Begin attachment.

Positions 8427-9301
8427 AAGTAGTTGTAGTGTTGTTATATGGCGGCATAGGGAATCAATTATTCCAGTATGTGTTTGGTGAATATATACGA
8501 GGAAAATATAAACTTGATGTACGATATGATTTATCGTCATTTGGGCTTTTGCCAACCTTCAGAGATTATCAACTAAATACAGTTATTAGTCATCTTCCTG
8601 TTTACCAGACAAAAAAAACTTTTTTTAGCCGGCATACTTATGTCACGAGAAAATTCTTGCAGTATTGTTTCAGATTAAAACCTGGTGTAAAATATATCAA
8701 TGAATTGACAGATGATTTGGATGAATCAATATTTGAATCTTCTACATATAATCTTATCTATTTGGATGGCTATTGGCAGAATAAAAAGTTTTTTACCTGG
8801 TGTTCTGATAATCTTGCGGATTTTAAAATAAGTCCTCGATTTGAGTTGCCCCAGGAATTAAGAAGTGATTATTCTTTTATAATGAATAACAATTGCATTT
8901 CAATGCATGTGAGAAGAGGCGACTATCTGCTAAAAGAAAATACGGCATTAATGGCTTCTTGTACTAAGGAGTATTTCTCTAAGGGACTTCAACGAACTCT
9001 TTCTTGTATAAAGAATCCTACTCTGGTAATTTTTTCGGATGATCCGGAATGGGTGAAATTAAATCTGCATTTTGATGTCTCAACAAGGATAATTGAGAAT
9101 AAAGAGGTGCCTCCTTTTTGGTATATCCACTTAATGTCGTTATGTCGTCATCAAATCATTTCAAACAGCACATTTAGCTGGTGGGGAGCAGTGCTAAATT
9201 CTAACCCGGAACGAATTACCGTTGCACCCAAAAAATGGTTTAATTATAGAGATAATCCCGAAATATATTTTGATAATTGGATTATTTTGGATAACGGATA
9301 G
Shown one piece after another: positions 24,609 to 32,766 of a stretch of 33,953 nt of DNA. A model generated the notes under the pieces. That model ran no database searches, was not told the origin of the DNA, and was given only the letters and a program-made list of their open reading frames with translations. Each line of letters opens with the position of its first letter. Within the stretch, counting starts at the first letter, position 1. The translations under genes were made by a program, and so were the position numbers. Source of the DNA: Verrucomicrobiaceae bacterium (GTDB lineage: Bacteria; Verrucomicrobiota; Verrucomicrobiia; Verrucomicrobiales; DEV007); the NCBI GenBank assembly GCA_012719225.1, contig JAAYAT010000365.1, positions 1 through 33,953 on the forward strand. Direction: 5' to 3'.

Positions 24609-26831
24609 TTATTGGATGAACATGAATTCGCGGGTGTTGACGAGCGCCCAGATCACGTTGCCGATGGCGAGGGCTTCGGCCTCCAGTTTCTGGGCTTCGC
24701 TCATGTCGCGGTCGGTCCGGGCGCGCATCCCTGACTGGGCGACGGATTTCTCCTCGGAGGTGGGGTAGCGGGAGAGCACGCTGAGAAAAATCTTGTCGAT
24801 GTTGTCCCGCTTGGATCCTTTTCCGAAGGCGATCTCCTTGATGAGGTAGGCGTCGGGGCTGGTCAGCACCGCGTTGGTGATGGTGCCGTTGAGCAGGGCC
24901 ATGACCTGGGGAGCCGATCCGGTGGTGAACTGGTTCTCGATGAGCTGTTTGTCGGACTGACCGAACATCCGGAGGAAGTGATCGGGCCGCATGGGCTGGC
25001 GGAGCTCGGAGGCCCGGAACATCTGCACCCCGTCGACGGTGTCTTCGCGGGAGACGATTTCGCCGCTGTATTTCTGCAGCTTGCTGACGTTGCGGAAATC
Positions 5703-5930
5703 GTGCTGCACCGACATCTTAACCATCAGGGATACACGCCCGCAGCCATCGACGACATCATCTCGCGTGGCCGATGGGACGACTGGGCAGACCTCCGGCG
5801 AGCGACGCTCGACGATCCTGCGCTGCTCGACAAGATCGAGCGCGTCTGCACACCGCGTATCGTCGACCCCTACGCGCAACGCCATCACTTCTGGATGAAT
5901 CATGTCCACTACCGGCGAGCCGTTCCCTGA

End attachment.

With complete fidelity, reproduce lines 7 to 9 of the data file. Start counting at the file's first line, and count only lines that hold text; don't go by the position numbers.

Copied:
8901 CAATGCATGTGAGAAGAGGCGACTATCTGCTAAAAGAAAATACGGCATTAATGGCTTCTTGTACTAAGGAGTATTTCTCTAAGGGACTTCAACGAACTCT
9001 TTCTTGTATAAAGAATCCTACTCTGGTAATTTTTTCGGATGATCCGGAATGGGTGAAATTAAATCTGCATTTTGATGTCTCAACAAGGATAATTGAGAAT
9101 AAAGAGGTGCCTCCTTTTTGGTATATCCACTTAATGTCGTTATGTCGTCATCAAATCATTTCAAACAGCACATTTAGCTGGTGGGGAGCAGTGCTAAATT